EU Oil Embargo: Little Impact on Austria's Economy Expected

Organizations ♦ Published: June 8, 2022; 11:19 ♦ (Vindobona)

The planned EU embargo on Russian oil in response to the war of aggression in Ukraine will have far-reaching consequences for Europe. This is also the case for Austria. In a report, the Austrian National Bank examines the impact on the Austrian economy and forecasts comparatively mild effects. Nevertheless, the embargo conceals a number of risks that could also have a serious impact on Austria.

Austria's economy is likely to suffer minor consequences in the event of an exit from Russian gas. / Picture: © Wikimedia Commons / Waerfelu [CC BY-SA 3.0 (]

In a report published by the Austrian National Bank (OeNB), the organization tries to estimate how much Austria's economy will be damaged under the planned embargoes on Russian oil and oil products and how inflation in Austria will develop in the coming years.

The background to this is the sixth EU sanctions package presented on May 4, which envisages an embargo on Russian crude oil and Russian petroleum products as a central point. This is to be implemented gradually by the end of 2022, but a final agreement has so far failed due to Hungary's lack of consent.

In principle, it should be noted that Austria's direct dependence on Russian oil supplies is very low. Nevertheless, a certain indirect dependence via processed oil products cannot be dismissed, as well as a risk that Austria's far more relevant oil imports from Kazakhstan could be affected, as these are transported via Russia.

In its forecasts, the OeNB assumes that the embargo will primarily affect the Austrian economy via expected price increases on global crude oil markets.

Due to a drastic decline in Russian crude oil on the world market (to the expected extent of 50% of total Russian crude oil exports), oil prices are expected to rise by 15% to 23%. The calculations assume a full embargo from mid-2022, and the effects on oil prices are assumed to gradually decrease over time.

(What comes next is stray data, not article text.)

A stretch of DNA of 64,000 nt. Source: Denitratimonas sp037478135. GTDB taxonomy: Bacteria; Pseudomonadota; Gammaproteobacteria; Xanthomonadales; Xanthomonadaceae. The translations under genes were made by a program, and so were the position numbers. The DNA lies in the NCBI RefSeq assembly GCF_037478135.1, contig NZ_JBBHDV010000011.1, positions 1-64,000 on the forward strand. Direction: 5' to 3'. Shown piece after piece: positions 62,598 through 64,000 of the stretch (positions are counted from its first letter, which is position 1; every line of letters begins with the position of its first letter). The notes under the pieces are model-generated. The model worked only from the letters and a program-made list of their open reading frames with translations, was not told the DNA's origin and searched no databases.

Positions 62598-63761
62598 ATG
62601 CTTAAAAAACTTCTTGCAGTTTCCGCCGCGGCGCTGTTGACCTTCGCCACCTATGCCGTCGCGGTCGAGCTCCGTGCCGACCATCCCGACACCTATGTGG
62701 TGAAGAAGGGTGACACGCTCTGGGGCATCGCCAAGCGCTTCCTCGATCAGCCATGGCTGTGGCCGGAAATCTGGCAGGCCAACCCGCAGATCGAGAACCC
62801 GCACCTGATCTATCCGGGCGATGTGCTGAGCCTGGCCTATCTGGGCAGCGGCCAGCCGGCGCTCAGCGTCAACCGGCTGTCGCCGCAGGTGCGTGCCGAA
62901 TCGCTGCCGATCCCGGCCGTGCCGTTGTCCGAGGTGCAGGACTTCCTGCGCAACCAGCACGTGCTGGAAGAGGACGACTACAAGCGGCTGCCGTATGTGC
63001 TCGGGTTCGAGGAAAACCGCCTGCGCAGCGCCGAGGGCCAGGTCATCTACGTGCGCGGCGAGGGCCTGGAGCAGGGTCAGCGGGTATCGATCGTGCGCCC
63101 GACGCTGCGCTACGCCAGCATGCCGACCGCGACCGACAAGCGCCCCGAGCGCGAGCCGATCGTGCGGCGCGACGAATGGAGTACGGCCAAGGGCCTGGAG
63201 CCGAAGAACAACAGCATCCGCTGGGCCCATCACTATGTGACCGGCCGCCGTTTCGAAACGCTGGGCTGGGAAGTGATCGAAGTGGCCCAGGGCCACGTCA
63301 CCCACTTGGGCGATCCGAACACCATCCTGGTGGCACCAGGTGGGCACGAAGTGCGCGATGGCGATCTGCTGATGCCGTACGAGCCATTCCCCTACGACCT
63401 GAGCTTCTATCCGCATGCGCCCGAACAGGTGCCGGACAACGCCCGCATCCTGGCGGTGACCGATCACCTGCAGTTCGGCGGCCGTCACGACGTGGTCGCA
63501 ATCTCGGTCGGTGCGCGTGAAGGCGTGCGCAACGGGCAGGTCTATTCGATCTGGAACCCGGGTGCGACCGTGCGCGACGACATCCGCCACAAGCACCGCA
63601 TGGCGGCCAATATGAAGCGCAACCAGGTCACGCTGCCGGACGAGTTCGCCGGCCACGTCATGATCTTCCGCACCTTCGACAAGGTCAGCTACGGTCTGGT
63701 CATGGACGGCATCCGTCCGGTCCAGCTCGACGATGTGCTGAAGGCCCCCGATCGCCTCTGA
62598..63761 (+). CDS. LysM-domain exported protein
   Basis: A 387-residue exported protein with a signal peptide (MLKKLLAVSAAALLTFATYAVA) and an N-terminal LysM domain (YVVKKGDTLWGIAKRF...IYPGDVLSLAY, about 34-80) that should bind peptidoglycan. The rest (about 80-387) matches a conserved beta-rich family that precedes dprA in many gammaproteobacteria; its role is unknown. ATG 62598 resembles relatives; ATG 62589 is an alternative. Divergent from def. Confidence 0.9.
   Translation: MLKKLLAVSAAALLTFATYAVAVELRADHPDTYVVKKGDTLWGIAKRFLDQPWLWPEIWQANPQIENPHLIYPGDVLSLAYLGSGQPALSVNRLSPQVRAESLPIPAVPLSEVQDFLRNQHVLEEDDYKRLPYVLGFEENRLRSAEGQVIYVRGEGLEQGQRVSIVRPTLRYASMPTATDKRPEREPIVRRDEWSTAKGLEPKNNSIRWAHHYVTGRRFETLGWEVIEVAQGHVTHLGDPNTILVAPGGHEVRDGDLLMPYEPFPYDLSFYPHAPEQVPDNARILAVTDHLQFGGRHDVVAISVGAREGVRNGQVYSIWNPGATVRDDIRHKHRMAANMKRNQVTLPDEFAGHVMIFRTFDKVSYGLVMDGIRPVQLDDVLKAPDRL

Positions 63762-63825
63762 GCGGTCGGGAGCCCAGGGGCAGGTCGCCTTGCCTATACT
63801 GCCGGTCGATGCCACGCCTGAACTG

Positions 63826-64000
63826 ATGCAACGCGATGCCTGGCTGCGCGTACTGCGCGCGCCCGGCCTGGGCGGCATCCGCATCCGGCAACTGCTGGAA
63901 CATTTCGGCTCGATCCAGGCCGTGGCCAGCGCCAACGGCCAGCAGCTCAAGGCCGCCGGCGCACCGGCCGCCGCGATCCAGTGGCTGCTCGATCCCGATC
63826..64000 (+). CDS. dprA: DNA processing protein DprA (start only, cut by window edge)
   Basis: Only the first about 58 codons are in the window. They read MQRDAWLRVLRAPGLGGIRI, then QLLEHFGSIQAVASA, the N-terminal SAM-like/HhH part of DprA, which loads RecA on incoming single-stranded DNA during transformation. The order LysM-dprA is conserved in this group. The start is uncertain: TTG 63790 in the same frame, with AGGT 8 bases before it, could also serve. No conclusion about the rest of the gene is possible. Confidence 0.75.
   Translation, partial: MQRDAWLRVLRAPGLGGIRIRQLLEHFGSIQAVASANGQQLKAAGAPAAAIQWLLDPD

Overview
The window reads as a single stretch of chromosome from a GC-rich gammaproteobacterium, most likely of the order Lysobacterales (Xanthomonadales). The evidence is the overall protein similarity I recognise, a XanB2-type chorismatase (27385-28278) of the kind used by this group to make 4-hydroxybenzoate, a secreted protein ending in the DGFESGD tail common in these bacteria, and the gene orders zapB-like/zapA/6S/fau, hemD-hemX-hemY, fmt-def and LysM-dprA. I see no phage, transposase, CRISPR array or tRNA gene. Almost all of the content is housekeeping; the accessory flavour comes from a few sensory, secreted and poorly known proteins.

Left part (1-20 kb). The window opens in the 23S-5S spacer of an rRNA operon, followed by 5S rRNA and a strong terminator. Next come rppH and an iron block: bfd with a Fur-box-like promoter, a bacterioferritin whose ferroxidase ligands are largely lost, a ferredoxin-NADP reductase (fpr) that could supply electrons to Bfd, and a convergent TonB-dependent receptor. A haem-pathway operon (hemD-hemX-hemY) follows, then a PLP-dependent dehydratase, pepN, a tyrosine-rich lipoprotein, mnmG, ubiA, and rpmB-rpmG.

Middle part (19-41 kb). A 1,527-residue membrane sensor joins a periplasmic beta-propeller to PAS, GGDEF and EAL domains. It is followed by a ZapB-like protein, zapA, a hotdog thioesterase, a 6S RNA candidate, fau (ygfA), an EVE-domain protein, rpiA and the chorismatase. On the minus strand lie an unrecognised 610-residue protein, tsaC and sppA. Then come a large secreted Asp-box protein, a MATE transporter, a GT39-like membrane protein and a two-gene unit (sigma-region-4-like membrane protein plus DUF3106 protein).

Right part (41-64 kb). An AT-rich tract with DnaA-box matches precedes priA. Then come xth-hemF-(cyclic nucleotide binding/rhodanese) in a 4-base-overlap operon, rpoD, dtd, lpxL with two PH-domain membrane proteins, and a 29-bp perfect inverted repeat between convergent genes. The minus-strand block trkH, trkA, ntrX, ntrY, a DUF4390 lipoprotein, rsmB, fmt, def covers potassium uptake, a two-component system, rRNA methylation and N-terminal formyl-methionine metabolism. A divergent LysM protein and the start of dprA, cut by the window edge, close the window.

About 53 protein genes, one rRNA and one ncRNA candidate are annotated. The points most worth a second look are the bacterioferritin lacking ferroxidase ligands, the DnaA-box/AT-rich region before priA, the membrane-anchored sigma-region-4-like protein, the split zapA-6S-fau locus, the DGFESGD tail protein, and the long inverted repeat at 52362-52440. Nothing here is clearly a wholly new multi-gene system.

The impact of the embargo announcement so far on oil production in Russia and oil exports to Europe is not clear. According to the IEA,3 as of April 2022, Russia's oil production is nearly one million barrels, or about ten percent, below its level before the war began. In addition, oil production from OPEC+ countries in the Middle East as well as the U.S. is expected to compensate for the decline in Russian oil for the time being.

Direct dependence on Russian oil low

Similar to natural gas, only a small part of Austria's domestic consumption of crude oil and downstream products is provided by domestic production, the majority is imported. Produced or imported crude oil is further processed at the Schwechat refinery, but at the same time fuels such as gasoline and diesel are imported directly.

The main use of the products produced with crude oil is in transport. In this respect, oil outages have a different impact than natural gas outages. The outage would primarily affect the traffic sector and thus the transport sector and thus fuel the supply bottlenecks, as many products could no longer be transported.

While Austria's direct dependence on Russian oil supplies is low, its indirect dependence is far greater. Kazakh crude oil is transported via the CPC pipeline, which runs north from the Caspian Sea and subsequently through Russian territory, to Novorossiysk, where it is shipped to this Russian port on the Black Sea.

Should there be a further escalation of the conflict between Russia and Europe in the course of an oil embargo, effects on these deliveries could not be ruled out.

OeNB Austrian National Bank